Lichens have traditionally been referred to as a prime example of a symbiotic relationship. Each lichen consists of an intimate association between a fungus and a species of algae. The algae within the lichen photosynthesize, providing food for both symbionts. The fungus protects the alga from harmful light intensities, produces a substance that accelerates photosynthesis in the algae, and absorbs and retains water and minerals for both organisms. There is physiological and ultrastructural evidence that suggests the fungus parasitizes the algae in a controlled fashion and, in some instances, actually destroys the algal cells. There are about 25,000 species of lichens known and they are capable of living in environmental conditions that kill most other forms of life.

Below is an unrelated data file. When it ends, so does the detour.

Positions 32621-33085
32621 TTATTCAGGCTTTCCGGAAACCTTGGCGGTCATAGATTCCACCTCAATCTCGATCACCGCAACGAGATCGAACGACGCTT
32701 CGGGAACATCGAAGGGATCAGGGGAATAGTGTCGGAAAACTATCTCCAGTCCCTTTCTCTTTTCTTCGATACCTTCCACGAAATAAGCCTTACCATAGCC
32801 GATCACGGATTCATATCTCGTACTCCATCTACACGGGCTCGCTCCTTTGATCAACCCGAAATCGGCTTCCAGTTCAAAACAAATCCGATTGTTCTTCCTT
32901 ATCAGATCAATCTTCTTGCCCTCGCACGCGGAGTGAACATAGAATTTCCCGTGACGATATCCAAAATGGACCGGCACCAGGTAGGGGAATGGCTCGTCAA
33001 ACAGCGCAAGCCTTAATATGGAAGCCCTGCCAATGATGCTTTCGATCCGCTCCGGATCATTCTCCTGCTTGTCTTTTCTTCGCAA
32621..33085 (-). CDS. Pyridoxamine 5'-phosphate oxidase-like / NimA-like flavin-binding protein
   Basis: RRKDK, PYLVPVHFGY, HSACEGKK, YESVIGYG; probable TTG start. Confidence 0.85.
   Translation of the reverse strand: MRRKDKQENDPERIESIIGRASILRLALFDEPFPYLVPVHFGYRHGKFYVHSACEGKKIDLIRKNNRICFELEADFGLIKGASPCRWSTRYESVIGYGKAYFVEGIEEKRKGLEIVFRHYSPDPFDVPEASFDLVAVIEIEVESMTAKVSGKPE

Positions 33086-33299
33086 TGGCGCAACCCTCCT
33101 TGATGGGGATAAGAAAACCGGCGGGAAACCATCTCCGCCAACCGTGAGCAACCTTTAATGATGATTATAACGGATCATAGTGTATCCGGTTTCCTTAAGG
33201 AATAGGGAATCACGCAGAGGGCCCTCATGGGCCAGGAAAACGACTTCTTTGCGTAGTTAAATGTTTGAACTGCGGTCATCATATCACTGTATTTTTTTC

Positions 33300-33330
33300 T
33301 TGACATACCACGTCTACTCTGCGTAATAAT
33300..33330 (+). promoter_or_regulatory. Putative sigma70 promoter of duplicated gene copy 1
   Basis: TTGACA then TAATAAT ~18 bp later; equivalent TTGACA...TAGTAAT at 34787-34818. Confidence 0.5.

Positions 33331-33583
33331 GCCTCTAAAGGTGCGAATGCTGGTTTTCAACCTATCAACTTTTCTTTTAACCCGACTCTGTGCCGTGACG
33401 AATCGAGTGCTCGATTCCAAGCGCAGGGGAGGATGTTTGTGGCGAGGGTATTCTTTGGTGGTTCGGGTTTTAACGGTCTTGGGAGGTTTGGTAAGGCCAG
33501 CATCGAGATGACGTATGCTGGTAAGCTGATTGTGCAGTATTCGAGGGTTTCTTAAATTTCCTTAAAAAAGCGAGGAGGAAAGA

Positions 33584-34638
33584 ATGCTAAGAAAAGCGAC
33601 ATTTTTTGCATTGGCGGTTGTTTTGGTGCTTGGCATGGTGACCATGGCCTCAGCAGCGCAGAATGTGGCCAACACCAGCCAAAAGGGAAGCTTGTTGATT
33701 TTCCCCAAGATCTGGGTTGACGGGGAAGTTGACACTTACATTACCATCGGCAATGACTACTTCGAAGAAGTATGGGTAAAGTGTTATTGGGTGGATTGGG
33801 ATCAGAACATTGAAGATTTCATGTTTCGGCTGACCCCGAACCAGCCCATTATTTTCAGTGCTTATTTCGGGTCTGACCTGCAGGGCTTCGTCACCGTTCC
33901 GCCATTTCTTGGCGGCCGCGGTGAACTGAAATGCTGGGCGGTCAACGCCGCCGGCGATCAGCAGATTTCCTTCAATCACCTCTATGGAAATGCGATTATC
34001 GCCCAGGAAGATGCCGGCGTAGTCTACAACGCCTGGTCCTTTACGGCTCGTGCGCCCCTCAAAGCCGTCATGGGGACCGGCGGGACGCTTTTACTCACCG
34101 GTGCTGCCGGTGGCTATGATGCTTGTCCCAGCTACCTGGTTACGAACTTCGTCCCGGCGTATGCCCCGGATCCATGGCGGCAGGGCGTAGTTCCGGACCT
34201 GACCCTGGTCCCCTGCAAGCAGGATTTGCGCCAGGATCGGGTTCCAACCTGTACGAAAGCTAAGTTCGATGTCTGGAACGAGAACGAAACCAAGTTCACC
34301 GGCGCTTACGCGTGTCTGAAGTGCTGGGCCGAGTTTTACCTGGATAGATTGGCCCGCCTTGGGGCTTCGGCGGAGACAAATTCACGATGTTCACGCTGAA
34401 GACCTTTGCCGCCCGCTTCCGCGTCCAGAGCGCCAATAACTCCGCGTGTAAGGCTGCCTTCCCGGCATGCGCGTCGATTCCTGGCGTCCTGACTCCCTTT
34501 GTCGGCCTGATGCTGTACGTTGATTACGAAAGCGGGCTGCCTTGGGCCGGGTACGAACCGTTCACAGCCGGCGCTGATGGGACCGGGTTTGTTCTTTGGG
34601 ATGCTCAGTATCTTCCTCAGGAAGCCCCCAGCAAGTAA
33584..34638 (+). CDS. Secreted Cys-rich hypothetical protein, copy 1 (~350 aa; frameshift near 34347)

Although lichens can reproduce sexually, they are predominantly asexual reproducers. In the latter case, small powdery clusters of hyphae and algae, called soredia are formed and cut off from the thallus as it grows. These soredia are dispersed by wind or water and take up residence elsewhere. Sexual reproduction occurs when the fungal ascomata produce spores which germinate and parasitize independently living algae upon contact with them. Lichen algae reproduce by mitosis and simple cell division.